At the 1831 general election Somerville and Killeen offered again as supporters of the ministry’s reform scheme. To widespread consternation, however, Naper and Grattan also came forward as reformers, the latter to ‘prevent the county from becoming a borough’ controlled by ‘an oligarchy that would usurp your rights’, with the support of O’Connell, who had ‘promised’ to bring him in. The Dublin Evening Post warned that they ‘run the risk of returning an anti-reformer’. One appeared in the person of Langford’s brother Richard Thomas Rowley, a ‘notorious Brunswicker’, who wanted the freeholders to ‘have an opportunity of fully and fairly recording their opinions’ on the ‘wholesale destruction of the constitution’.41 ‘It is provoking that in Meath there should be five candidates’, Anglesey informed Grey, as ‘I fear the four reformers, acting hostilely, may let in Mr. Rowley’, and ‘if Naper could be prevailed upon to withdraw, Grattan, it is said, would withdraw, but he is obstinate’.42 In the event both Naper and Rowley, who it was predicted would ‘be foisted upon the county’, retired during the first day, and on the next Grattan conceded defeat, complaining that he had been asked to stand by a ‘numerous meeting of the Meath Club, the members of which had promised to support him’, but that ‘when the moment came, they turned round and voted for his opponents’. The return of Killeen and Somerville was deemed ‘very satisfactory’ by Grey.43 Both continued to support reform and the Irish bill, for which favourable petitions were presented to the Commons, 27 June, and the Lords, 13 July 1831.44
Somerville’s death that month created a vacancy for which his heir William was rumoured, but he did not stand. Naper again came forward and was again joined by Grattan, who was supposed to have ‘secured the interests of the priests’. Darnley’s brother John Duncan Bligh also offered as the ‘son of the emancipating earl’, appealing to the ‘connection of my family’ and his ‘hereditary anxiety for the welfare of Ireland’, but he was accused of having ‘never spent 20 days in Ireland’ and playing into the hands of the ‘Orange or aristocratic interest’, who, it was alleged, wished to ‘punish the zeal’ of Naper, the ‘resident liberal’.45 Grey considered both Naper and Bligh as ‘friends’ of government, but while he conceded that the former had ‘the strongest claims’, until he heard from Anglesey he did ‘not know how to decide between them’.46 Smith Stanley informed Anglesey that he ‘wished Bligh had not stood, but left it to Naper’ and that ‘Grattan must be beat if possible’.47 An appeal to Grattan and Bligh to step down having failed, Naper resolved to retire, whereupon The Times predicted that Bligh’s success was now ‘so indisputable’ that Grattan would immediately abandon ‘his desperate attempt’.48 O’Connell also doubted Grattan’s chances, informing Edward Dwyer, 10 Aug.:
How I long for Grattan’s success and how I regret not having had the opportunity of giving a blowing up to the paltry and indeed insulting pretensions of that Anglo Saxon Bligh. I fear that he will succeed as the Club is divided. What a miserable set we are to be always quarrelling amongst ourselves.49
Local reports spoke of unprecedented ‘intimidation’ and warned that the ‘whole machinery of the Catholic Association would be employed in thrusting Grattan upon them’. On the first day of polling Bligh conceded defeat and Grattan’s return was hailed by the Catholic press as ‘a lesson to the gentry and to the empire’.50 Anglesey later informed Lord Holland that Bligh ‘never had the least chance in Meath’, as ‘the O’Connell faction are in complete possession of the soil ... and the time ... is gone by, when it might have been preserved to its owners’.51 Petitions reached the Commons for cessation of the Kildare Place Society grant, 12 Aug., legalization of Catholic marriages, 2 Sept., and abolition of the Irish yeomanry, 7 Sept 1831.52 Others were presented for an increase in the number of Irish representatives, 31 Jan., and in favour of the Irish reform bill, 15 Mar., 8 June 1832.53 Petitions for the abolition of tithes were brought up, 13, 15 Mar., 5, 8, 20, 29 June, 9, 20 July 1832.54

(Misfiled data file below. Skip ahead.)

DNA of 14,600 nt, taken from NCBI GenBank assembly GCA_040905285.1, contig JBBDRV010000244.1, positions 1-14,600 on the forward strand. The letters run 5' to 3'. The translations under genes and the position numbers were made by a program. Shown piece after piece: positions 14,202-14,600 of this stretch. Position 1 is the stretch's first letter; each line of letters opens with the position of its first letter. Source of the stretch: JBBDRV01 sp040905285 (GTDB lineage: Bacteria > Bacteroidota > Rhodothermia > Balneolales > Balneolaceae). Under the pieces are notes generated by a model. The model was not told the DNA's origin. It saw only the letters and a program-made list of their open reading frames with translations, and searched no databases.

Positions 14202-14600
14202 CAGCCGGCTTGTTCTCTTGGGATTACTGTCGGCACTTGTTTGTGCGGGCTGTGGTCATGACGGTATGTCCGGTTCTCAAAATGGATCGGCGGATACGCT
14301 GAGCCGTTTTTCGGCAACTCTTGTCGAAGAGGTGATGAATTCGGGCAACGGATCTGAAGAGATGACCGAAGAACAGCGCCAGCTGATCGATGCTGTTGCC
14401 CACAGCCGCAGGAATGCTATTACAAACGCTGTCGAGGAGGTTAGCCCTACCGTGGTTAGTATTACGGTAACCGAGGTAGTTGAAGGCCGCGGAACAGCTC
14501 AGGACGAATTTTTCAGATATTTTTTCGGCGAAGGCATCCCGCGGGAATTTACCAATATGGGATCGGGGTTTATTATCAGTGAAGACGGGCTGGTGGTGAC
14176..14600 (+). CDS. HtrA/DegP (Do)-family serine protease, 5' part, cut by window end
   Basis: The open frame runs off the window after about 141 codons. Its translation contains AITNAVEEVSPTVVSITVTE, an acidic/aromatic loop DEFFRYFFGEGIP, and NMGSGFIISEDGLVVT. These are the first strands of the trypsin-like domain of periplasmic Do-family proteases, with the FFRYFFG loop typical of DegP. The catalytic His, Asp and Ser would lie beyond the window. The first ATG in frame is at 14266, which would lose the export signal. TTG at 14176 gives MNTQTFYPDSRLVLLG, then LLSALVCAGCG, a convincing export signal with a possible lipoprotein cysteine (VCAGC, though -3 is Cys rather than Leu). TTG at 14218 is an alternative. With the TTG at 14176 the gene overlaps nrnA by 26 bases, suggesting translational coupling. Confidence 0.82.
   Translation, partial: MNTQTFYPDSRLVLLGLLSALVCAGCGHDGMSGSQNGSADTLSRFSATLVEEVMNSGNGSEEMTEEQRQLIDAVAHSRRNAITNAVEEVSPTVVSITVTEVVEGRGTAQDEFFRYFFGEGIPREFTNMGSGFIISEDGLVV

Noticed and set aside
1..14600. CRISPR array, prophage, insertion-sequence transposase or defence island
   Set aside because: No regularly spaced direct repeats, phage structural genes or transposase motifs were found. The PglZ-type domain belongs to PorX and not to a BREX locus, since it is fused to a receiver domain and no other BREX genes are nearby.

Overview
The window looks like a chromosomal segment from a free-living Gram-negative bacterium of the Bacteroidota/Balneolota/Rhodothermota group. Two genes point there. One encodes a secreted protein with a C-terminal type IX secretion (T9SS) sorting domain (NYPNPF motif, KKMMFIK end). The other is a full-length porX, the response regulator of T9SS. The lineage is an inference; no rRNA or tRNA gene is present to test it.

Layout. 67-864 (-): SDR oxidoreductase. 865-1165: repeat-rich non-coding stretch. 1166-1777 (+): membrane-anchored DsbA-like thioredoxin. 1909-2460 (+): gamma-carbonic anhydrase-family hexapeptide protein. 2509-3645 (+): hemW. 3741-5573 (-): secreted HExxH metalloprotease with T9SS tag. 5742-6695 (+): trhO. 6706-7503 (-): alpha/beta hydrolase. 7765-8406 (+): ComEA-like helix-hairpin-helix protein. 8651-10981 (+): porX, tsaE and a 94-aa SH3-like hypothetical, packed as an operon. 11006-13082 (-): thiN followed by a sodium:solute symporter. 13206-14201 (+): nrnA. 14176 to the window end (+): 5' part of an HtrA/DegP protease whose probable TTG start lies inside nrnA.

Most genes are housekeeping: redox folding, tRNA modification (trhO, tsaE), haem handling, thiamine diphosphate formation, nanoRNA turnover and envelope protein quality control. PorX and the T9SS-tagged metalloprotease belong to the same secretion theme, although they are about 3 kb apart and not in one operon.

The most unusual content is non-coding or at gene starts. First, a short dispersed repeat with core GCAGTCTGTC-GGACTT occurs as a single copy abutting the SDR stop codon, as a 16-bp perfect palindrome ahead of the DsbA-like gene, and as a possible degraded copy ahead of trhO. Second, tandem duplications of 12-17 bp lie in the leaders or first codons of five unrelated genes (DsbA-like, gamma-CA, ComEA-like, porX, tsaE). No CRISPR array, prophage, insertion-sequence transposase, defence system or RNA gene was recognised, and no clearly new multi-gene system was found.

By the Irish Reform Act 185 leaseholders (161 registered at £10 and 24 at £20) were added to the freeholders, who had increased in number to 1,335 (683 registered at £10, 204 at £20, and 448 at £50), giving a constituency of 1,520.55 There was no contest at the 1832 general election, when Grattan and Morgan O’Connell, Daniel’s son, were returned as Repealers.56 They defeated two Conservatives in 1835 and were unopposed in 1837. Daniel O’Connell was returned with Grattan in 1841, but opted to sit elsewhere, and Grattan retained his seat until 1852.
Author: Philip Salmon
- 1. S. Lewis, Top. Dict. of Ireland (1837), i. 359-63; Mems. Joseph Gurney ed. J. Braithwaite, i. 329.
- 2. TNA T64/260, Headfort to Bloomfield, 19 Feb.; Dublin Evening Post, 11, 18, 25, 30 Mar., 1 Apr. 1820.
- 3. CJ, lxxx. 102, 128.
- 4. Add. 37300, f. 259.
- 5. Dublin Evening Post, 21 Apr. 1825.
- 6. Ibid. 25 Aug., 1 Sept.; The Times, 5 Sept. 1825; O’Connell Corresp. iii. 1278.
- 7. Dublin Evening Post, 8 Aug. 1825, 8, 27, 29 June 1826.
- 8. CJ, lxxxii. 265, 275, 288; lxxxiii. 185; LJ, lix. 166, 242.
- 9. LJ, lix. 178.
- 10. CJ, lxxxii. 293; lxxxiii. 294.
- 11. Dublin Evening Post, 18 Sept. 1828.
- 12. Ibid. 4 Oct. 1828, 1, 13 Jan. 1829.
- 13. Ibid. 18 Nov. 1828.
- 14. Ibid. 24, 31 Jan. 1829.
- 15. CJ, lxxxiv. 20, 24, 25, 76, 94, 121; LJ, lxi. 32-34, 109, 363.
- 16. Wellington mss WP1/1002/27.
- 17. PP (1830), xxix. 471.
- 18. Wellington mss WP1/1026/17.
- 19. CJ, lxxxiv. 34, 60, 152, 177.
- 20. Add. 40399, f. 397.
- 21. PRO NI, Downshire mss D671/C/12/379, Naper to Downshire, 5 Feb. 1829; Carlow Morning Post, 18 Feb. 1830.
- 22. Wellington mss WP1/1059/3; Add. 40308, f. 262.
- 23. Wellington mss WP1/1059/17, 32.
- 24. PRO NI, Anglesey mss D619/32A/3/1/231, 239.
- 25. O’Connell Corresp. iv. 1626.
- 26. Carlow Morning Post, 22 Feb., 1 Mar.; Kilkennny Moderator, 27 Feb.; Westmeath Jnl. 4 Mar. 1830.
- 27. Wellington mss WP1/1059/39, 52; 1057/2; 1058/2.
- 28. CJ, lxxxv. 415, 472, 570.
- 29. NAI, Leveson Gower letterbks. 7.B.3.33, Leveson Gower to Singleton, 6 July, 6 Aug. 1830.
- 30. Wellington mss WP1/1130/22.
- 31. Dublin Evening Post, 3, 7, 17, 19, 21 Aug.; Drogheda Jnl. 17, 21 Aug.; Westmeath Jnl. 19 Aug. 1830.
- 32. Dublin Evening Post, 17, 24, 31 Aug.; Westmeath Jnl. 26 Aug. 1830; O’Connell Corresp. iv. 1716; Gent. Mag. (1837), ii. 318.
- 33. NLI, Wyse mss 15034 (7), O’Hanlon to Wyse, 2 Sept. 1830.
- 34. The Times, 4 Oct. 1830; Wellington mss WP1/1139/28.
- 35. CJ, lxxxvi. 148.
- 36. The Times, 4 Mar. 1831.
- 37. Add. 51572, f. 224, Darnley to Holland, 8 Feb. 1831.
- 38. Anglesey mss 31D/37.
- 39. Add. 51836, Darnley to Holland, 27 June 1831.
- 40. CJ, lxxxvi. 255, 256, 424, 444, 451.
- 41. Dublin Evening Post, 3 May 1831.
- 42. Anglesey mss 28C/113, 114.
- 43. Dublin Evening Post, 12, 14, 17 May 1831; Add. 37311, f. 20.
- 44. CJ, lxxxvi. 572; LJ, lxiii. 814.
- 45. Dublin Evening Post, 14, 16 July, 6 Aug. 1831.
- 46. Add. 37311, f. 30.
- 47. Anglesey mss 31D/52.
- 48. Westmeath Jnl. 28 July; Dublin Evening Post, 11, 13 Aug.; The Times, 9 Aug. 1831.
- 49. O’Connell Corresp. iv. 1834.
- 50. Dublin Evening Post, 11, 13 Aug.; Westmeath Jnl. 18 Aug. 1831.
- 51. Anglesey mss 27B/36-41.
- 52. CJ, lxxxvi. 748, 812, 830.
- 53. Ibid. lxxxvii. 60, 196, 388
- 54. Ibid. 184, 196, 375, 388, 420, 443, 471, 505.
- 55. PP (1833), xxvii. 304.
- 56. O’Connell Corresp. iv. 1943.